February 22, 2010
Dear Miss D--- and class,
Thank you so much for letting Flat Stanley come to visit us in Knightdale North Carolina! Knightdale is a small city, right outside the capital of Raleigh. Our town was founded in 1927. There are approximately 10, 322 citizens living in Knightdale. Our city is 733 miles away from yours, which is about 13 hours if Flat Stanley had to drive it.
We had quite an adventure while he was here. Normally winters in North Carolina are pretty mild compared to what you are used too. Our temperatures can average in the 50’s during the day and drop to around 32 degrees at night. But while Stanley was here, we got several inches of snow! Luckily, we were able to find some winter clothes and a toboggan for him to use for some sledding fun. Did you know that here in North Carolina, they call a winter hat a toboggan? This caused us some confusion when we first moved here from Michigan because we couldn’t figure out how you’d put a large wooden sled on your head! We’ve included a picture of him enjoying the snow. We’re also sending his snow gear and toboggan back with him, in case he needs it on his next adventure!
Flat Stanley came to our homeschool co-ops and we’ve included a picture of him next to a poster with the Pledge of Allegiance on it. We say that every time we meet for our Kindergarten group. We learned about Helen Keller recently while talking about how everyone is different and unique. Do you know who she is? If you don’t, maybe your teacher can read you a book about her life. When she was little, she got very sick and couldn’t see or hear. She had a special teacher come live with her because she couldn’t go to school like other kids her age. Because of her life, many schools were founded in order to educate people who were also blind and/or deaf. We were able to go visit a museum exhibit about the School for the Blind and Deaf in North Carolina at the State Capital Building in Raleigh. The most surprising thing we saw was pictures of the children playing music! They have music, printed a special way, for the children to be able to read it. This is called Braille & you read it with your fingertips! We were able to use a tool to write Flat Stanley’s name in Braille for you to be able to touch.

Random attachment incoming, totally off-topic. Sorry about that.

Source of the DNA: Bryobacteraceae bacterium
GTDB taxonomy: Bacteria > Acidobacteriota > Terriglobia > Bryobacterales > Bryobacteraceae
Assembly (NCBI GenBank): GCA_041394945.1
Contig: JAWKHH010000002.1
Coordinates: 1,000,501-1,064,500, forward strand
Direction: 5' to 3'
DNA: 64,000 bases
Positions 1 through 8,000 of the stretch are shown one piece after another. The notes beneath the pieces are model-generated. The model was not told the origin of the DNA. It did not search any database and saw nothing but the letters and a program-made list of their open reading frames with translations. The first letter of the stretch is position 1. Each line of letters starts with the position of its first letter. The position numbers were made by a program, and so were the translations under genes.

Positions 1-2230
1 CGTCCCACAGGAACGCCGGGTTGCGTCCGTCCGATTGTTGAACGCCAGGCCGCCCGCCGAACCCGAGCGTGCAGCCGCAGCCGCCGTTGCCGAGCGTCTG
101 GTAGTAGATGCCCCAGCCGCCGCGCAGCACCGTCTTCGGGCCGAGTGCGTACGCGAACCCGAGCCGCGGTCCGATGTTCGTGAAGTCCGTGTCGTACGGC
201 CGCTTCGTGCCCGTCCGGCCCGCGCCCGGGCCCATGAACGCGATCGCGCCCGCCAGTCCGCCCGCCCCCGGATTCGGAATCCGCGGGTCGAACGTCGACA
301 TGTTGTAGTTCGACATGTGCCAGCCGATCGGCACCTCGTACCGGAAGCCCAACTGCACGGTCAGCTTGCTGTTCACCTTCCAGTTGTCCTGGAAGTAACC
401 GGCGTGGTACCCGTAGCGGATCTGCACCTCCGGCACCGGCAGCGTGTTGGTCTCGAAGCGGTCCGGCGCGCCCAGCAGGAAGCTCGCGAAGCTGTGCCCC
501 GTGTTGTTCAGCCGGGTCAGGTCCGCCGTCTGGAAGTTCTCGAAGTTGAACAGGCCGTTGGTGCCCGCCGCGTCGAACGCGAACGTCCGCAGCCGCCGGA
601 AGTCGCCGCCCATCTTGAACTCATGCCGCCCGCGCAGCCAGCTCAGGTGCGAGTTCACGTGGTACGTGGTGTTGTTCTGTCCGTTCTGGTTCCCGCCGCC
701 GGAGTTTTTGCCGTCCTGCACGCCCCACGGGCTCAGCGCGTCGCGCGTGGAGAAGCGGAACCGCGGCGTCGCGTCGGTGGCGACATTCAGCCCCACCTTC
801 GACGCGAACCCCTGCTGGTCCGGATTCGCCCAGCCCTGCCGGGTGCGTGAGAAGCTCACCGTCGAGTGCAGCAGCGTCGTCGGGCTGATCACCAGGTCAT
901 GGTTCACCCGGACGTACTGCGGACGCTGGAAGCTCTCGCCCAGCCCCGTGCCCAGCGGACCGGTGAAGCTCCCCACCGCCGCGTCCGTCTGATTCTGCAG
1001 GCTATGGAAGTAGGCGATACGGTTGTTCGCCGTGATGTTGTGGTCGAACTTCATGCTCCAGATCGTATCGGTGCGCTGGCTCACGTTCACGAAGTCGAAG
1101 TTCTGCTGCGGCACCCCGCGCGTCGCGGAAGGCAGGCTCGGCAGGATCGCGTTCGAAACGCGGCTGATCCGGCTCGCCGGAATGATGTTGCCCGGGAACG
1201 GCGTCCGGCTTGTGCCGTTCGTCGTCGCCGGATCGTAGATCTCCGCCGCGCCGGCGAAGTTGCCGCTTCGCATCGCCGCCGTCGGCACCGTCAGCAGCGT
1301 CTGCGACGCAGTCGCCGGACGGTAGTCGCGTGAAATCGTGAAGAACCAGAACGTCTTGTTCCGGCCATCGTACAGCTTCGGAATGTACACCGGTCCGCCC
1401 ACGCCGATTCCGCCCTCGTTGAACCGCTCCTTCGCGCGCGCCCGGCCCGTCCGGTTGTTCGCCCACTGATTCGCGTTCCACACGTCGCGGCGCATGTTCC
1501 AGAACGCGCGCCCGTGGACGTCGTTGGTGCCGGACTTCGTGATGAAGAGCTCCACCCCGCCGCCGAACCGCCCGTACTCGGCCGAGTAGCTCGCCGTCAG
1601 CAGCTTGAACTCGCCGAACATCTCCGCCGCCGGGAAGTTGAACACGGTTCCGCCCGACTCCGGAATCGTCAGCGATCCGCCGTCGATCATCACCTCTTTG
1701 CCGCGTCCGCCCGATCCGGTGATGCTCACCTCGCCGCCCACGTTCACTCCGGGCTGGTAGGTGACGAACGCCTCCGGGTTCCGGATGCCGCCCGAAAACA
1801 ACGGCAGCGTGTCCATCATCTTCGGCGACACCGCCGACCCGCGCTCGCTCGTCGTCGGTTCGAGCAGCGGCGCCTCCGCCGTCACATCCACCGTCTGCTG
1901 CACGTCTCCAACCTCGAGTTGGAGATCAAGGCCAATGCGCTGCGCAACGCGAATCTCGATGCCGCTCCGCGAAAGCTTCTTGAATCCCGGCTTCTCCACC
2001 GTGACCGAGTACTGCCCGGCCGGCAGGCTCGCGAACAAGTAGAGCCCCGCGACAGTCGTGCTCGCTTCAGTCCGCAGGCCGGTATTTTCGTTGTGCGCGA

While at the Capital, we also toured the rest of the building. We took some pictures of Flat Stanley visiting the Senate and House Chambers that have been restored. There are also many monuments around the grounds of the building. Flat Stanley enjoyed seeing them and we’ve included some pictures of him by the Presidential monument and the Confederate Memorial. North Carolina was part of the Confederacy during the Civil War, while Massachusetts was part of the Union Army. We sent you a picture of what the Confederate soldier uniforms look like too.
I hope you enjoy all the pictures and information we sent. Thank you for sharing Flat Stanley with us!